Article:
Yesterday, October 5th, was a landmark day in terms of animal taxonomy (the science of naming naming species), because the first ever new insect species to be described and named, based solely on photographs of the organism concerned, was published in the journal ZooKeys. However, it is causing plenty of controversy.
The new species Marleyimyia xylocopae from Ndumo Game Preserve, South Africa
The traditional approach to naming new species (fossil or extant) requires that a 'type specimen' be deposited in a museum collection in order to serve as a physical reference point for future purposes. In the current study no such specimens exist. Hence, if similar but slightly different specimens are found it will be impossible to do additional analysis (e.g. morphological examination or DNA analysis) to determine whether or not they are actually the same species or whether they represent something new. Not surprisingly, there is already a lot of discussion on social networks about how useful this new approach actually is, or potentially can be. Time will tell.
A more interesting question perhaps is: What really constitutes a biological species and can we truly define them?
In order to address this we need a philosophical approach. We need to consider whether taxonomic categories can be considered as real entities. The relation between the human mind and the outside world requires some kind of correspondence and symmetry. It is impossible to explain the nature and organization of this relationship, but it does exist. The complete independence of the consciousness and the world is not possible. This means that even the wildest fantasies have some correspondence to the real world. Nature, as perceived by the human mind, is as far from being absolutely real as from absolutely unreal. The reality of any phenomenon and all human ideas about it lie somewhere between 0% and 100% and never occupy these extreme positions. Our world is full of entities, whose reality is based on various principles and criteria. This complexity of reality is apparent when we discuss the reality of biological taxa.
The basic constructs of biology were, are, and always will be, those of organism and species. However, even today, biologists are unable to provide precise definitions for these constructs. The history of science suggests that its major achievements have been connected with the development of new universal concepts. It happened with physics, when Sir Isaac Newton proposed his definition of gravity; or, when Albert Einstein proposed his definition of space. The science of biology is still lacking such universal concepts that define its fundamental elements: organism and species. The future of biology depends on how we view systematics and how we address its basic questions. What is a species? Do current taxonomic categories (including those of paleontology) represent real entities or are they just conventional constructs of our mind? Is our world lawfully organized and if so, how do we determine the natural law of its organization? These are eternal scientific questions and biologists will return to them again and again to give science a new vision and a new spin.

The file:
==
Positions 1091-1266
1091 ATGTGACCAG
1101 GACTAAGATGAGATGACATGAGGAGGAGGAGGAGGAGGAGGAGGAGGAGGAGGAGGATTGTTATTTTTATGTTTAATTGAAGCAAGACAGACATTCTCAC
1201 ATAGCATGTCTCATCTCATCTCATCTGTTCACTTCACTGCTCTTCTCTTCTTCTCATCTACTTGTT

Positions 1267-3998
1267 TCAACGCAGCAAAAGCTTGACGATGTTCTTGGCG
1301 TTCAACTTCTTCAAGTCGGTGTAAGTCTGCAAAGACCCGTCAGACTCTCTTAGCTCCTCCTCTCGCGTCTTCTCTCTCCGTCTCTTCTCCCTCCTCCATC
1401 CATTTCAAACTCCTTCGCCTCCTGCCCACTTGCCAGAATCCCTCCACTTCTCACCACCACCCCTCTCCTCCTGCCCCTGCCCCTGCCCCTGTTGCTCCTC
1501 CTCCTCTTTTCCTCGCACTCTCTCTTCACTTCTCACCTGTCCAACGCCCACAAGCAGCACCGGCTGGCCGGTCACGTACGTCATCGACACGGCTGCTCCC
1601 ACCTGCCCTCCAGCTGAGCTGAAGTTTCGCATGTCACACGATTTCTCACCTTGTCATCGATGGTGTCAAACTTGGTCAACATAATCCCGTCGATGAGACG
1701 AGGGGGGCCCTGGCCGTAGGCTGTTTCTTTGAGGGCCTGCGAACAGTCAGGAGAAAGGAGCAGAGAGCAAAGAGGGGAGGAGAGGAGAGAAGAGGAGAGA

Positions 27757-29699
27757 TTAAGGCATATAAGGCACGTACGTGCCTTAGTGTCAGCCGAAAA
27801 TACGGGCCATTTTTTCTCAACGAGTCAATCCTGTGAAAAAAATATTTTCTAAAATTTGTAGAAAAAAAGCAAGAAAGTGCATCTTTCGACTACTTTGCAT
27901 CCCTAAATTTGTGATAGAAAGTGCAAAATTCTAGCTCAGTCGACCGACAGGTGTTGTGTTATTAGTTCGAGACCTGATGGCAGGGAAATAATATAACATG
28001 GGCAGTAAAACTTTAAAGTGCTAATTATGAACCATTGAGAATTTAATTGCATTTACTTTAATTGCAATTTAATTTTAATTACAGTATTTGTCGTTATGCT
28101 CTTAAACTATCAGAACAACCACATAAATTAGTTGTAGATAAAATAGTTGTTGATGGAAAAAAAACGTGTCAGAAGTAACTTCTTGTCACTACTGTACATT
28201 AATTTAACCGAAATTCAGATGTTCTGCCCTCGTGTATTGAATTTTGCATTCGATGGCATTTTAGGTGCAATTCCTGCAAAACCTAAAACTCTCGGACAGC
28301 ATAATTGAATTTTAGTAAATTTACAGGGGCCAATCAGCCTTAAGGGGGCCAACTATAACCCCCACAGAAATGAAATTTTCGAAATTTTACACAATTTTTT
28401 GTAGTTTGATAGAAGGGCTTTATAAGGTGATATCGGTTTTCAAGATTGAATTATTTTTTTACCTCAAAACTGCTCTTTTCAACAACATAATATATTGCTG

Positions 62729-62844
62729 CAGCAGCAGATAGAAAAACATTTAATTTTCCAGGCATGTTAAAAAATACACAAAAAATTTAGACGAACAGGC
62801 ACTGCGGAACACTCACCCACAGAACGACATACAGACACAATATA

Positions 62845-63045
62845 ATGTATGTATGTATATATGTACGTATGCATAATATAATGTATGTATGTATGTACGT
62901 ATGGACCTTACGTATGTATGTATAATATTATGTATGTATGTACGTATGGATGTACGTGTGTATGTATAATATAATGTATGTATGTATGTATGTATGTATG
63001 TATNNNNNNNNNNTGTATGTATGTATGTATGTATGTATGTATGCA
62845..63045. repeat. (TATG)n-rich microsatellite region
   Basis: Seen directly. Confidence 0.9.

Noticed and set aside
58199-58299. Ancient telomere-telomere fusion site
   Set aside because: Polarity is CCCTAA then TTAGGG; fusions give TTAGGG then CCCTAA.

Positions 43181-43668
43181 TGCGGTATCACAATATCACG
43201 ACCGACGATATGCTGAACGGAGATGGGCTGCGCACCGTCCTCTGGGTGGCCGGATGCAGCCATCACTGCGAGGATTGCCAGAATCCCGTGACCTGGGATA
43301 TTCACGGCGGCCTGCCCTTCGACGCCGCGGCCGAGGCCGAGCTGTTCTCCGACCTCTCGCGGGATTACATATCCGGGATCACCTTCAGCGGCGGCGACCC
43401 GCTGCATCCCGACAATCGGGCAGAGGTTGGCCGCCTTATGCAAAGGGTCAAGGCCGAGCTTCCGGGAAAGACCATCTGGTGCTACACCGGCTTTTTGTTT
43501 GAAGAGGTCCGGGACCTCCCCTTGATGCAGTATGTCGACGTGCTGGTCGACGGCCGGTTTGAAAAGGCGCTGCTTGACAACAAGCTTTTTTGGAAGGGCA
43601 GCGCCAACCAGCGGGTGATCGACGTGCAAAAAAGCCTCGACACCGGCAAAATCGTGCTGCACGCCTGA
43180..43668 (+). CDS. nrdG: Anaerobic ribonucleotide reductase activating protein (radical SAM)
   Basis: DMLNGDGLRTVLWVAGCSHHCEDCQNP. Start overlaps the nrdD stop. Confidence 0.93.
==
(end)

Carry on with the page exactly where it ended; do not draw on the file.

The above is paraphrased from our recent title: Nomosystematics: A closer look at the theoretical foundation of biological classification by Boris P. Zakharov, which was listed in the top 10 Biology Teaching Academic Philosophy books in the following blog: http://bioteaching.wordpress.com/2013/10/29/2013-shopping-academic-philosophy-books/.
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Link to the open access article describing the new fly species (and the credit for the fly photo used in this blog): Marshall SA, Evenhuis NL (2015) New species without dead bodies: a case for photo-based descriptions, illustrated by a striking new species of Marleyimyia Hesse (Diptera, Bombyliidae) from South Africa. ZooKeys 525: 117-127. DOI: 10.3897/zookeys.525.6143
Read more at: http://phys.org/news/2015-10-species-dead-bodies-insect-description.html#jCp
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